October 1, 2019
Five or six years ago, when I was still working most intensively on issues related to jihadism in Russia and globally, I warned of the Caucasus Emirate-tied network running from Russia’s North Caucasus to ISIS in Syria and Iraq through Turkey, Azerbaijan and Georgia (with Tbilisi’s connivance) (see previous articles here and here).
Somewhat more recently, I also had written about former US President Barak Obama’s Muslim Brotherhood (MB) strategy for bringing ‘Islamic democracy’ to the Muslim world and its dire consequences in Egypt, Libya, Syria and elsewhere in what came to be misnamed the ‘Arab Spring’. America’s hopefully accidental but nevertheless resulting connivance with ISIS and Al Qai`da-tied groups (e.g., AQ-tied Jabhar al-Nusrah) was exacerbated by intentional connivance by one of Obama’s partners in creating the Arab winter: Turkish President Recep Tayyip Erdogan.
New Turkish court documents demonstrate that Turkey’s intelligence service, MIT, knew about the transport of, and often conspired to facilitate said of ISIS and AQ jihadists through Turkish territory to Syria on buses owned by the MIT. At least 15,000 ISIS jihadists entered Syria this way, and higher Turkish authorities knew but did nothing.
Indeed, Ankara ordered regular police not to intercept ISIS jihadists traversing Turkish territory, according to former Turkish National Police counterterrorism official Ahmet Yayla, who until 2015 supervised a sector in southern Turkey near Syria’s border. This evidence is conclusive, confirming other highly suggestive evidence. Some of 118 ISIS prisoners and defectors interviewed during the past three years for a research project revealed that Turkish intelligence knew of their activities and did nothing try to hinder them (See Anne Speckhard’s Talking to Terrorists).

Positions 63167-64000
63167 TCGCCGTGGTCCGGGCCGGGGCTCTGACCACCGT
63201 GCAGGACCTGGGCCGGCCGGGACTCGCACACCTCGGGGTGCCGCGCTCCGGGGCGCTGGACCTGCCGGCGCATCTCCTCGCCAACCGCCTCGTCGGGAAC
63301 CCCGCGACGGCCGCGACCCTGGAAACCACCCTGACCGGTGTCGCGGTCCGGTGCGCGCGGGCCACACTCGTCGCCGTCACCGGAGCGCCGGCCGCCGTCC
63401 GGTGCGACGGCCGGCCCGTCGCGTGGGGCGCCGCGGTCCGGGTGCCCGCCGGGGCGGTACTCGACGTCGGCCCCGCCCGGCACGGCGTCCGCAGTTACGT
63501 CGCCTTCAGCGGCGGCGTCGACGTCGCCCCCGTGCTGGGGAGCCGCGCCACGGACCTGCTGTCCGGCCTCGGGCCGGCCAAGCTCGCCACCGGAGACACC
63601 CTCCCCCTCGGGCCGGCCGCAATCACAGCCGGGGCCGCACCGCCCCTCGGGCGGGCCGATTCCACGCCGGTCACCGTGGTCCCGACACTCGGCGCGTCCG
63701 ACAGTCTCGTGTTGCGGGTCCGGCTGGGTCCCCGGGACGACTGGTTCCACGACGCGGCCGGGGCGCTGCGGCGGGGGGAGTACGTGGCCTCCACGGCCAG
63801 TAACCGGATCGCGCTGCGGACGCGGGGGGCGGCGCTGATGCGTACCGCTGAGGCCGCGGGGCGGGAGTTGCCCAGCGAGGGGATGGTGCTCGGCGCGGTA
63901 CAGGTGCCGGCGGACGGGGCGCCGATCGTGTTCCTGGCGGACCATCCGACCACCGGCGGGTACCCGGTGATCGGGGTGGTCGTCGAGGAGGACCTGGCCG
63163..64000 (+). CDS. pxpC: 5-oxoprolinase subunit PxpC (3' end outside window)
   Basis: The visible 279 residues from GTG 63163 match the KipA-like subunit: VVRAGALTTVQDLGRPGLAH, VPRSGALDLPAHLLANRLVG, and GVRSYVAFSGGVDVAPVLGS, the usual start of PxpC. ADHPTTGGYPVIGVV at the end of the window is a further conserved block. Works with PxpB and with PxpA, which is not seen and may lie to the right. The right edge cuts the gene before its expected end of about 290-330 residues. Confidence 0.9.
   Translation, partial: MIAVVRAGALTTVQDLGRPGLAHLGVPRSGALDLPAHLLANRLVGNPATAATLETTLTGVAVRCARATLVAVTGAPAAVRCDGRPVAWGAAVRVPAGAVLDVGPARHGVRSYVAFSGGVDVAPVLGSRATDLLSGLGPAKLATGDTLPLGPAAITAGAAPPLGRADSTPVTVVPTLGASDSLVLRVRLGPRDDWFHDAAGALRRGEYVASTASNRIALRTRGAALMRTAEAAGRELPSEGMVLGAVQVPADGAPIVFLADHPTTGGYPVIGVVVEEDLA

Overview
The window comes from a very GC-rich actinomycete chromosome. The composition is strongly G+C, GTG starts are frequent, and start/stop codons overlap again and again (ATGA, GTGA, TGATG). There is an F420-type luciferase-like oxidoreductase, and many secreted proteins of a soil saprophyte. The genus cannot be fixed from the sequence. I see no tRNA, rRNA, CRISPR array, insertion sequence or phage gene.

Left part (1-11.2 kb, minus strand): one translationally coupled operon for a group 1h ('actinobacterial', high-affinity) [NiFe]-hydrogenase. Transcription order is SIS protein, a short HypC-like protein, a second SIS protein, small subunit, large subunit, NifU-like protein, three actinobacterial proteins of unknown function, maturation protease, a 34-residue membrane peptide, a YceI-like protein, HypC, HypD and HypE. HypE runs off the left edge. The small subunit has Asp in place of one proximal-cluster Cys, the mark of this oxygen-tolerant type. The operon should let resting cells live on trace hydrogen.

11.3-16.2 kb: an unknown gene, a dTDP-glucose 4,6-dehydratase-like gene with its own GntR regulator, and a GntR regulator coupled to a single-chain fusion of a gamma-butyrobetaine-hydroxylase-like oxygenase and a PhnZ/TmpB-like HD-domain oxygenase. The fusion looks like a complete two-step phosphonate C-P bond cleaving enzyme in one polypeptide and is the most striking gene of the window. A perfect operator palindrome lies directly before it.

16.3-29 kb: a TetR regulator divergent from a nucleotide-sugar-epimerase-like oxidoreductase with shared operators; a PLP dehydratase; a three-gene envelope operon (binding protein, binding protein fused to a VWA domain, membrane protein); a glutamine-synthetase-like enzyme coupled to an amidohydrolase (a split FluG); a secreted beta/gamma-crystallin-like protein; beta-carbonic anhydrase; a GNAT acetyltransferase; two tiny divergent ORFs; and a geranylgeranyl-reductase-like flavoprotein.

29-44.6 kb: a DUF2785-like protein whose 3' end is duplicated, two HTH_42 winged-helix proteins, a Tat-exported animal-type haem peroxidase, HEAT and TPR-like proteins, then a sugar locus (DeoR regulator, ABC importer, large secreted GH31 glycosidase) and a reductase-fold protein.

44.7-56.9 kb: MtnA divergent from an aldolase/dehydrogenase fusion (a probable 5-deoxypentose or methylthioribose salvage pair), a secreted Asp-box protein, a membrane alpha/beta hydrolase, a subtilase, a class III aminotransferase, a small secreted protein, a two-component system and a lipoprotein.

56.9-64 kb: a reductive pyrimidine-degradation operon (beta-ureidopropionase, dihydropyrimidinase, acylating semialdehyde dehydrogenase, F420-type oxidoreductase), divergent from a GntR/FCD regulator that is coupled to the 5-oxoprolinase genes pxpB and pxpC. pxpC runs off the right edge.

One ISIS member claims that Turkey provided the jihadi group with drones and munitions for use against the Kurds, that Turkish hospitals treated ISIS fighters during the 2014-15 battle for Kobane, and that the company responsible for helping to provide the treatment has ties to Erdogan’s government.
The European Union’s intelligence organ, EU INTCEN, has proposed that the October 2015 ISIS suicide attack that killed 109 people in Ankara was facilitated by Erdogan’s ruling Justice and Development Party (AKP) and suspiciously lax security, since the attack targeted a march protesting Turkish government violence against rebels of the Kurdistan Workers Party (PKK). The incident strengthened Erdogan and the AKP politically, securing them a parliamentary majority in elections the next month. Two other ISIS bombings took place around that time, in which “(a)ll operatives were known to security” but were left alone (see source here).
The connivances of these misbegotten and ill-conceived US, NATO and Turkish policies afforded Russian President Vladimir Putin an excellent opportunity to attack the network of the CE successor and ISIS-tied Caucasus Vilaiyat of the Islamic State (CVIS) and simultaneously expose the US’s ongoing hubris, perfidy, and recklessness. Thus, Putin intervened in Syria not just to expose the West’s failed policies but also to prop up a semi-ally in the form of the Bashad Assad regime against them and to damage the ISIS, AQ-tied jihadi groups meddling in the Caucasus as well as less radical MB-tied groups in Syria. This policy has purchased Moscow new allies and semi-allies among secularist regimes in the Muslim world, most notably in Egypt, but also in Lybia, Algeria, and even Jordan. It has also left the US with much less leverage in the region, which is now destabilized for decades to come.
Gordon M. Hahn, Ph.D., is an Expert Analyst at Corr Analytics and a Senior Researcher at the Center for Terrorism and Intelligence Studies (CETIS), Akribis Group. Dr. Hahn’s most recent book is Ukraine Over the Edge: Russia, the West, and the “New Cold War”. He has authored three previous, well-received books: The Caucasus Emirate Mujahedin: Global Jihadism in Russia’s North Caucasus and Beyond (McFarland Publishers, 2014), Russia’s Islamic Threat (Yale University Press, 2007), and Russia’s Revolution From Above: Reform, Transition and Revolution in the Fall of the Soviet Communist Regime, 1985-2000 (Transaction Publishers, 2002). He also has published numerous think tank reports, academic articles, analyses, and commentaries in both English and Russian language media. Dr. Hahn also has taught at Boston, American, Stanford, San Jose State, and San Francisco State Universities and as a Fulbright Scholar at Saint Petersburg State University, Russia and has been a senior associate and visiting fellow at the Center for Strategic and International Studies, the Kennan Institute in Washington DC, and the Hoover Institution.